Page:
The left-leaning Institute for Public Policy Research proposes an energy tax on commerce and industry, much higher road-fuel duties, increased taxes on dumping waste and a new tax on quarrying.
The money raised should be used to reduce employers' national insurance contributions, value-added tax (VAT) and the rate which businesses pay to help finance local government.
The authors, Stephen Tindale and Gerald Holtham, point out that the Government raises less than 10 per cent of its revenue from taxes which discourage pollution, such as fuel duties.
But half of public spending is financed from income tax and national insurance, which are detrimental to job creation.
Their report suggests gradually increasing green taxes, starting immediately after the next general election and rising to a maximum in 2005.
The energy tax would put about 50 per cent extra on all purchases of fuel and power used by businesses. The tax on dumping solid wastes would be pounds 25 a ton, compared to pounds 7 set by the Government when it enters into force later this year.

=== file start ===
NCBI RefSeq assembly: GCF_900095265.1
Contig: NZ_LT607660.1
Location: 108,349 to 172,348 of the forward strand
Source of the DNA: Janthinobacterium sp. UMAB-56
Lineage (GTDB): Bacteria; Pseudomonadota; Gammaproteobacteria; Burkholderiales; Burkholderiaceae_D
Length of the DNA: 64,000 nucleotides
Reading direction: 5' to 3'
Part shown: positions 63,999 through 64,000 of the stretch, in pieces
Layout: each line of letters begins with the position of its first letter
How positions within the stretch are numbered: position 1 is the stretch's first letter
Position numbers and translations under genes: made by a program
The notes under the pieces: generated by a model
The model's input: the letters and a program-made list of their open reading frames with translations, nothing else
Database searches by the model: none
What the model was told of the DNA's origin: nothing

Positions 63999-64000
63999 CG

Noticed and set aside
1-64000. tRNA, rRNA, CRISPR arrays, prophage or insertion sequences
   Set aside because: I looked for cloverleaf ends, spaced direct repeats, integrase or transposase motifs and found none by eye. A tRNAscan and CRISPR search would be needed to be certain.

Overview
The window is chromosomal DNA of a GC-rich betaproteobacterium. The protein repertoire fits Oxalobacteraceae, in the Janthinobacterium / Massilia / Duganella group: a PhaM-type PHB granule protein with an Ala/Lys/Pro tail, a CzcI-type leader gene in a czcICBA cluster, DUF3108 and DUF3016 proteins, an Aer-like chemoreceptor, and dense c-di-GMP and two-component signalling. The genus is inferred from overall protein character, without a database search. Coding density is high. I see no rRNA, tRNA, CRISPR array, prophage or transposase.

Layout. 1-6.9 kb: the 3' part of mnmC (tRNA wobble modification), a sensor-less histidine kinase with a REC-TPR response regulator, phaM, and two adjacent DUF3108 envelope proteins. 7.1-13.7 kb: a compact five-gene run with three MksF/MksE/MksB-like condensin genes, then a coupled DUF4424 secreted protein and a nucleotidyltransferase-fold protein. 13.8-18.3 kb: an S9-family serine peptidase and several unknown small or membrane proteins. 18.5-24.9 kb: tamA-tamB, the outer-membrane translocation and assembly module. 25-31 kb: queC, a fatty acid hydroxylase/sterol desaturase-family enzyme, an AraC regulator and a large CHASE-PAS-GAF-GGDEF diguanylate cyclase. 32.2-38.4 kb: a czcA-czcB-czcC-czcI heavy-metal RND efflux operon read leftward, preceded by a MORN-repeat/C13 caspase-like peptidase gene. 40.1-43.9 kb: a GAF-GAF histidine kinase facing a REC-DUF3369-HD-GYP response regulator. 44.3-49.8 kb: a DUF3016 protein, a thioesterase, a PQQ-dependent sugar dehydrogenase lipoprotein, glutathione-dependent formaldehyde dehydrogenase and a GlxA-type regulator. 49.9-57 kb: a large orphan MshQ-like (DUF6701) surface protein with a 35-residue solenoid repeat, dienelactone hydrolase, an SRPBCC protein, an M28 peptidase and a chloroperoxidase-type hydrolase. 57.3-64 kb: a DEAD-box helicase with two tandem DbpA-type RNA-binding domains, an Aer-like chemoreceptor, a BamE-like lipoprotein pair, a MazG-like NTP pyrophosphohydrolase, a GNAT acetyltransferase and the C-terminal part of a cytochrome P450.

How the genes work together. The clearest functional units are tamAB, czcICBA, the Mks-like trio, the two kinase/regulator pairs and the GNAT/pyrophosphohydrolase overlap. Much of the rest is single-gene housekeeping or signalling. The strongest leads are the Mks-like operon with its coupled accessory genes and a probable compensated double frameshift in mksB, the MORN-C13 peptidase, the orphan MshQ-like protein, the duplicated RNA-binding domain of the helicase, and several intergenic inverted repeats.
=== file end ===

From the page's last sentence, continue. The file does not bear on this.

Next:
Road-fuel duties would rise by 8 per cent a year, after inflation has been accounted for, rather than the 5 per cent the Government is committed to.
And pounds 9 a ton would be imposed on each ton of rock quarried, to encourage efficient use of minerals and recycling of demolition wastes.
Apart from bringing about drastic curbs in pollution and increases in recycling, the new taxes would allow employers' national insurance contributions to be cut by 7 per cent.
According to a computer simulation of the effect of the taxes on the British economy, such a reform would lead to the creation of 700,000 jobs.
The authors chose to apply their biggest tax - on energy - only on businesses and not on households, largely to avoid alienating the Labour Party, whom they hope to influence into taking on board their recommendations.
``That's realpolitik - the introduction of VAT on fuel has queered the pitch in this whole area,'' said Mr Tindale. Furthermore, they believe industry and commerce are more likely to respond to higher fuel prices by economising on their usage than households.
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